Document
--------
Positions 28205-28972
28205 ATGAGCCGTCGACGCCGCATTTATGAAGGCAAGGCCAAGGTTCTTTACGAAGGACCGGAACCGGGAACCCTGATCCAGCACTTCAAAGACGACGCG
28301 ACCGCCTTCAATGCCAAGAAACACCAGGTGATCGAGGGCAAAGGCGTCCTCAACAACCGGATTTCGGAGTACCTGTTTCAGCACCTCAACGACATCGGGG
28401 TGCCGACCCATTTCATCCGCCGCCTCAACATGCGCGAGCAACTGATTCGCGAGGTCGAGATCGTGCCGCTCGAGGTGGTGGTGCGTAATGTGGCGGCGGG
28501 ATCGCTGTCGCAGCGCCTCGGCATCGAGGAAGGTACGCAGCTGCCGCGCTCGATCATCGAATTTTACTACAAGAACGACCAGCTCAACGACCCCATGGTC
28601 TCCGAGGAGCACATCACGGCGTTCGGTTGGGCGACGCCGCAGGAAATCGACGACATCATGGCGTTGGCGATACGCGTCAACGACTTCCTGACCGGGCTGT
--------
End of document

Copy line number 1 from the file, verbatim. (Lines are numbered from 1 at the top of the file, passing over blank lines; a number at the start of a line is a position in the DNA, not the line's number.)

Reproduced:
Positions 28205-28972